Who The Folk?! Sara Freeman

Running for office for the first time is a big step for anyone. For Sara Freeman, she’s taking this on while battling post-traumatic stress after having survived rape and gun violence that would keep others from making themselves vulnerable. Freeman opens up about her reasons for running for the Minnesota House of Representatives in District 61B, her immersion in Judaism, and her 8-year-old daughter who made both happen in this week’s Who The Folk?!

More and more people are choosing to run for office for the first time in this election cycle. What led you to want to do this?

I vote in every caucus and was a delegate in the 2016 city convention, so I show up on everyone’s phone list. When the other candidates started their own races in September, I had the opportunity to sit and have coffee with them. They’re both lovely people, but neither has kids in Minneapolis Public Schools and especially in this district, the conversation about the budget deficits in our public schools and the results that pressure is having on teacher retention and student outcomes is conversation no. 1. I was concerned that perspective wasn’t represented in a meaningful way by the other candidates who had jumped in.

I was complaining to my husband over dinner one night. Our kids, if I didn’t know then I know – are always listening. We have a rule that the kids aren’t allowed to complain about something until they try it because they like to summarily reject what we’re having for dinner. I was complaining vociferously to my husband. My priorities and perspective and our family’s priorities not being reflected by the slate of candidates and how disheartening it was in a year like this where I thought I would have some compelling choices. My 8-year-old Charlotte said you can’t complain about it if you don’t try it. That was the nudge I needed. So I jumped in. I started campaigning in early December, so I was a solid three months late to the game. When I’m able to get in front of people, and talk about not just my story, but the policies that I would want to go champion at the state capitol, I’ve got more than talking points. I’ve got ideas. This is ultimately a district pretty consistently votes about 85% Democrat. All of us share the same opinions. There are really meaningful contrasts in the perspectives and experience that have informed our opinions.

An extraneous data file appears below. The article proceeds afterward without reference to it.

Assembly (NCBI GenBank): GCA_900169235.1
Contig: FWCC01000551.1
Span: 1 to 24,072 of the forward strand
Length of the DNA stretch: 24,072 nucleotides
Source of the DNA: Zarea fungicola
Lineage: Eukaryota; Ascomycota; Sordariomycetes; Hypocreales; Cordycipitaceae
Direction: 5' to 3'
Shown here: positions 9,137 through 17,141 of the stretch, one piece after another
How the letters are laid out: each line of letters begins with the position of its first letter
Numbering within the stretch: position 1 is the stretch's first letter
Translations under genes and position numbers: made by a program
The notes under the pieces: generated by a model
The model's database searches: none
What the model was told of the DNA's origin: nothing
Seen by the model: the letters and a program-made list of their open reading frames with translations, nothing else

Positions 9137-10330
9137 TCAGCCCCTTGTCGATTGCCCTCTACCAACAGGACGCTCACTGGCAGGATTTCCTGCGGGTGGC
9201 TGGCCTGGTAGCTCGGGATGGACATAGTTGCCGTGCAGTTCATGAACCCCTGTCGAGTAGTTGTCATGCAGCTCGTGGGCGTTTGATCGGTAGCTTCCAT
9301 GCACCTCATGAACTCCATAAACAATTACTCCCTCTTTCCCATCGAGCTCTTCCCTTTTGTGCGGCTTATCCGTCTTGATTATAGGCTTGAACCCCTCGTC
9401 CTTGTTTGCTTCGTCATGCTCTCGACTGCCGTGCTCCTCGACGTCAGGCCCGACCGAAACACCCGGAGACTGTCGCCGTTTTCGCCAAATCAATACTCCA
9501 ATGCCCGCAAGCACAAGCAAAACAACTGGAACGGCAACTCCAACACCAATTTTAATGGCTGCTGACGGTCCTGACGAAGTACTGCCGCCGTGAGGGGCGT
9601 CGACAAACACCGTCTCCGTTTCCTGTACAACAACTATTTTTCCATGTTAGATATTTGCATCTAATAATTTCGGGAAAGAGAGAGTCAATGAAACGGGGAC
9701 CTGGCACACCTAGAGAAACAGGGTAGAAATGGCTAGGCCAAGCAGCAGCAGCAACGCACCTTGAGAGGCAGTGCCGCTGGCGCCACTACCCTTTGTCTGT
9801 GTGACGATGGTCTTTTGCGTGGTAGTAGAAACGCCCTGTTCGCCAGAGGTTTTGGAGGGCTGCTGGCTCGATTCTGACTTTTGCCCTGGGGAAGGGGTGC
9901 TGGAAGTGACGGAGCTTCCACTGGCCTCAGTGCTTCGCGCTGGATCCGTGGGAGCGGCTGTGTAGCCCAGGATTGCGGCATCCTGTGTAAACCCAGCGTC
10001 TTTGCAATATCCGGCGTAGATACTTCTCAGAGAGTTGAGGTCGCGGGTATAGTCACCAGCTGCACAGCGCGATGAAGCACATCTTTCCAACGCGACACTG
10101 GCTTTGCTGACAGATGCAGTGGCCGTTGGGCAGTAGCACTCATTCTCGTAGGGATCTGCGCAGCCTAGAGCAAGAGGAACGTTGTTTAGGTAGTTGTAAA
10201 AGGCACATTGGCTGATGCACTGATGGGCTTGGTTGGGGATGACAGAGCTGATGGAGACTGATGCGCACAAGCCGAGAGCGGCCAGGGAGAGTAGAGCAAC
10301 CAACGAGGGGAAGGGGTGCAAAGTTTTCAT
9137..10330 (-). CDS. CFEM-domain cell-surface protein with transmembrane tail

Just to go back for a second: Your 8-year-old bullied you into this?

She did. She totally called me out. Each of our children, if we are smart enough as parents to let them, can be spirit guides for us. Charlotte has always been my earnest, eager, “well, mommy, why can’t you do more” force in my life. She knew precisely what she was challenging me to do when she said it. Now every time she complains about me missing a dinner or bedtime, which is new for my kids, I say, “Charlotte, this was your idea in the first place.”

So why run?

To me, we need new voices at the table. We can’t expect different, better outcomes if we continue to churn out and elect carbon-copy candidates. With my lived experience, both as a survivor, a public school parent and volunteer, both at Burroughs, where my children attend, and Minneapolis North High School. That has informed my perspective in such meaningful ways. At Burroughs, in a high-wealth neighborhood, we’ve been able to raise the money as a school, for instance, to keep the social worker full time. That cut just happens at North. There’s no buffer that protects low-wealth schools from the draconian types of cuts that are coming down the pike as we contend with a $33 million budget deficit.

You’ve taken on this challenge at a school like North even though you live in the …

You can say the privileged, white part of town. The day I signed up to be a volunteer at Burroughs, like an eager beaver parent, and I was put on a waitlist to volunteer. I was immediately struck by the fact that my privilege already extended to my children. The next day, there was an article in the Star Tribune about North High School’s struggle just to keep the doors open. I knew I saw a place I could be immediately helpful.